The late civil rights leader Ivan Cooper was “building a better community from the family out” whose “every step was informed and sustained by his Christian faith”, mourners were told at his funeral.
Mr Cooper, one of the founding members of the Social Democratic and Labour Party (SDLP) who had played a major role in the Northern Ireland Civil Rights Association, died on Wednesday at the age of 76 after a long period of ill health.
One of the few Protestants involved with the civil rights movement, he said his involvement saw him ostracised by other Protestants.
But speaking at his funeral at St Peter’s Church on the Culmore Road in Londonderry on Friday afternoon, the Venerable Robert Miller, Archdeacon of the Diocese of Derry and Raphoe, described the late civil rights leader as a “man way ahead of his time”.
“In life, Ivan was regarded as a controversial figure, even divisive in some people’s eyes,” he said.
“But that didn’t stop him. He believed – he was convinced – he had right on his side
“Equality for all? Power-sharing? One could argue that Ivan Cooper was a man way ahead of his time. And, lest we forget, he was always – always – adamant that there could be no place and no justification for violence.”
Archdeacon Miller, who conducted the funeral service along with Rev Katie McAteer, Pastoral Director of Christ Church, Culmore, Muff and St Peter’s, continued: “Ivan was building a better community from the family out; his every step was informed and sustained by his Christian faith.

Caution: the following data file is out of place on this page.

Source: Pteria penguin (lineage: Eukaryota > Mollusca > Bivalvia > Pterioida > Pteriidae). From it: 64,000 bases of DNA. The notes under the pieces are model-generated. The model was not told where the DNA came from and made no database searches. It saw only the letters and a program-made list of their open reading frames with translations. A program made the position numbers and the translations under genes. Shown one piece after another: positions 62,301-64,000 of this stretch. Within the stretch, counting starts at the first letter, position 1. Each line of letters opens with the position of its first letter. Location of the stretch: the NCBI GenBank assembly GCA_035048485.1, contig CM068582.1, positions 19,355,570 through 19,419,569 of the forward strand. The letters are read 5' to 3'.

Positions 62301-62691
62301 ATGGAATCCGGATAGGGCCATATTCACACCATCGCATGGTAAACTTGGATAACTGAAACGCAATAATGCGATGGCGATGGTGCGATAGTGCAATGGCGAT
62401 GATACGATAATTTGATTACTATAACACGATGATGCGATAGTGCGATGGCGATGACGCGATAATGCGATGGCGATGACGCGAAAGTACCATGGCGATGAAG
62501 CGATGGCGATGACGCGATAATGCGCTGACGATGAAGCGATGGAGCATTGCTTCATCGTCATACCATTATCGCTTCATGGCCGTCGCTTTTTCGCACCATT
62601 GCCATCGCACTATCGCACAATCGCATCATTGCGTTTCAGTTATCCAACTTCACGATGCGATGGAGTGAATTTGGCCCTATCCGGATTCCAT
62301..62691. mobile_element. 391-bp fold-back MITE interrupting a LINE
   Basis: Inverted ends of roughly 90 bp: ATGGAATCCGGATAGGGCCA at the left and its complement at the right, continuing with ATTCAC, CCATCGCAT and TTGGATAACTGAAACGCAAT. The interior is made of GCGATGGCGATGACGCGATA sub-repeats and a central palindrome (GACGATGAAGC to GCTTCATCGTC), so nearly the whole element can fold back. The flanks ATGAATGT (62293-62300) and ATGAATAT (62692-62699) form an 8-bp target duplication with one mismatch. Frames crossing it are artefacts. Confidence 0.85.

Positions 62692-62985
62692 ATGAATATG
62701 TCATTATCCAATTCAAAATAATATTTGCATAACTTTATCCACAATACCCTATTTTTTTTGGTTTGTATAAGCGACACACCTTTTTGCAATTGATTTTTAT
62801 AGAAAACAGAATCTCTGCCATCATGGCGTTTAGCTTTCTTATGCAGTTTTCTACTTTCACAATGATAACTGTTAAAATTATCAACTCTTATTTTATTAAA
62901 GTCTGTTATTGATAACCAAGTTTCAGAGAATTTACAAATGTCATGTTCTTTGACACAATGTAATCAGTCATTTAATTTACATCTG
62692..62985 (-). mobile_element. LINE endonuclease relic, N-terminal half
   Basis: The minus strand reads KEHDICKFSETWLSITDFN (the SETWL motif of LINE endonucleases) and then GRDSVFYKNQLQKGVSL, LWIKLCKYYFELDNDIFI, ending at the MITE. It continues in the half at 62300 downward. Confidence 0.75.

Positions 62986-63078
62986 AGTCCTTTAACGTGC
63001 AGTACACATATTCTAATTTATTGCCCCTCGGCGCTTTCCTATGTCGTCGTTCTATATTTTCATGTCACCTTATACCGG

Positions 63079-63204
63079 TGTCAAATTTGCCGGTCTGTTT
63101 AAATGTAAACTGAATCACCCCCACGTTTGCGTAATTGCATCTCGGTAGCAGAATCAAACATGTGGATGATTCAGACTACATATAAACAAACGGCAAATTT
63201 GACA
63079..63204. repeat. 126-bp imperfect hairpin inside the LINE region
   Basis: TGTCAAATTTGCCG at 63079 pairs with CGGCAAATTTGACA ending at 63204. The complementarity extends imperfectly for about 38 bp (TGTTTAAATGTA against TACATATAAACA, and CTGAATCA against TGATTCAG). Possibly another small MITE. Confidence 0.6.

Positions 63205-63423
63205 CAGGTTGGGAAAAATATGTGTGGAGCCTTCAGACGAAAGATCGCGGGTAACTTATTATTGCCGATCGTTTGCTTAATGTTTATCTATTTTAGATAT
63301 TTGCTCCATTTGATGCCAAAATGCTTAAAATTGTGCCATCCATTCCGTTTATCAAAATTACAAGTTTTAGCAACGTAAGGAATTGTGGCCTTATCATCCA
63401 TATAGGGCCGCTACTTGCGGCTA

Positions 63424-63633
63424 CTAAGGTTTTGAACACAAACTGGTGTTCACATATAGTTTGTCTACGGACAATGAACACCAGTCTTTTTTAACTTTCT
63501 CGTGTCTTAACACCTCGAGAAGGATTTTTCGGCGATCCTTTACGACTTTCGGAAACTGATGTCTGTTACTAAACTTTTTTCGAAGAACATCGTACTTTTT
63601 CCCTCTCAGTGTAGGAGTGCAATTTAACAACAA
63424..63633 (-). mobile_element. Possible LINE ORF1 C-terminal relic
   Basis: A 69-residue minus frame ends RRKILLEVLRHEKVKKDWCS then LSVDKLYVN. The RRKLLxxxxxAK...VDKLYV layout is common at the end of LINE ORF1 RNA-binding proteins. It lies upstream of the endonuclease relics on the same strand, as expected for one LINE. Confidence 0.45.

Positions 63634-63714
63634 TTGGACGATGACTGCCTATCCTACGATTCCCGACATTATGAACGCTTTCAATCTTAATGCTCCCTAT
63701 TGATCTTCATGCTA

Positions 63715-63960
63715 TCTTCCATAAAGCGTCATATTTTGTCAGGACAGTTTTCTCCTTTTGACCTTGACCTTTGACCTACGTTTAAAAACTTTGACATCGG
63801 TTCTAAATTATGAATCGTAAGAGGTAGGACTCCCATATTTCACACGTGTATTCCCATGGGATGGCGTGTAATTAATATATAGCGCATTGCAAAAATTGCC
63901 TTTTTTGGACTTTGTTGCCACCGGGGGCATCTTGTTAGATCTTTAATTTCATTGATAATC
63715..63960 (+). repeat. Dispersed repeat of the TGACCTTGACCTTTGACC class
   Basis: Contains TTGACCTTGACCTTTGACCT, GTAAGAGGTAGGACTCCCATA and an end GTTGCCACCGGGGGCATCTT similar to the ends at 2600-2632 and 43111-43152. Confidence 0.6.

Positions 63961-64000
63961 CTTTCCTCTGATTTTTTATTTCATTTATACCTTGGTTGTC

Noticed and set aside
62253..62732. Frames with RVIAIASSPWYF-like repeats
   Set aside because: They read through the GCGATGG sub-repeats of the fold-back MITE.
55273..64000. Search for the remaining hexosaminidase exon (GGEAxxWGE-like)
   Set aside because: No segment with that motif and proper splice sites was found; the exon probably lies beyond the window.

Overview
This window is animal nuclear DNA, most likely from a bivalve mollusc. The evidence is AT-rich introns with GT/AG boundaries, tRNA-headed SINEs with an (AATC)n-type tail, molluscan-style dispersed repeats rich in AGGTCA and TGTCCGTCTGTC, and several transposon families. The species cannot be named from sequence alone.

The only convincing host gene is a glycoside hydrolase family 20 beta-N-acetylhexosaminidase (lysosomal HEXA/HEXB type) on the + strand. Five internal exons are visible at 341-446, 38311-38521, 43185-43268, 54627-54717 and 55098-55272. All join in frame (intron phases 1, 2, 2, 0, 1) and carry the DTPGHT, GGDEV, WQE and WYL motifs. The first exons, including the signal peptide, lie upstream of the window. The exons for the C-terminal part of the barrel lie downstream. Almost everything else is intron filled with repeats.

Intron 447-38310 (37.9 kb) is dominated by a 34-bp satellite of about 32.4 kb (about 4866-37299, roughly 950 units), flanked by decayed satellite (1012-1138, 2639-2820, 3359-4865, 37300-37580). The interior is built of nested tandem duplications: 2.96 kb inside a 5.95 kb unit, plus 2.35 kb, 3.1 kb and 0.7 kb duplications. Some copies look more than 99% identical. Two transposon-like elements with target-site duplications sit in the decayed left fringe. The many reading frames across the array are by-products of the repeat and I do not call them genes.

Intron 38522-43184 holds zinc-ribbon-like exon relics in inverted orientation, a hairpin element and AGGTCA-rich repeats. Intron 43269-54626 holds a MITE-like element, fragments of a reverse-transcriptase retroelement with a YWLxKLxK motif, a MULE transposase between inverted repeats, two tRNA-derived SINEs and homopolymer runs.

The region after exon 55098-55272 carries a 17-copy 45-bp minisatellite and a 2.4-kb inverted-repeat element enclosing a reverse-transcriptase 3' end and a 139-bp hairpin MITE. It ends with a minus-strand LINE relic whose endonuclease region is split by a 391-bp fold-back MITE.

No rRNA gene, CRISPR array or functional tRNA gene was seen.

“People were equal in God’s sight and were to be treated as such in any society that was to honour God.
“Ivan sought to build that society by meeting people, talking to them, breaking down barriers, developing relationships, building trust, fostering friendships, challenging attitudes, changing minds, working with others. This was the shape of his politics.”
He added a challenge to make “politics work” in Northern Ireland to celebrate the life of Ivan Cooper.
“Today we remember Ivan with affection and love, and we give thanks for his life,” he said. “But let’s not leave it at that.
“When we go from this church this afternoon, the best thing we can do – the best thing all of us can do – is finish the job that Ivan Cooper dedicated most of his life to: the task of building a better community.
“To celebrate his life, we must echo his voice, and be utterly, unequivocally committed to a peaceful resolution of the conflict in Northern Ireland.
“So, let’s make Ivan’s vision a reality. Let’s make politics work.”
Archdeacon Miller added: “Ivan will be greatly missed by this whole city and by his fellow parishioners here at St Peter’s.
“Most of all, though, he’ll be missed by Frances, by Sinéad and Bronagh, by his son-in-law Conor and the grandchildren, and by the wider family circle.”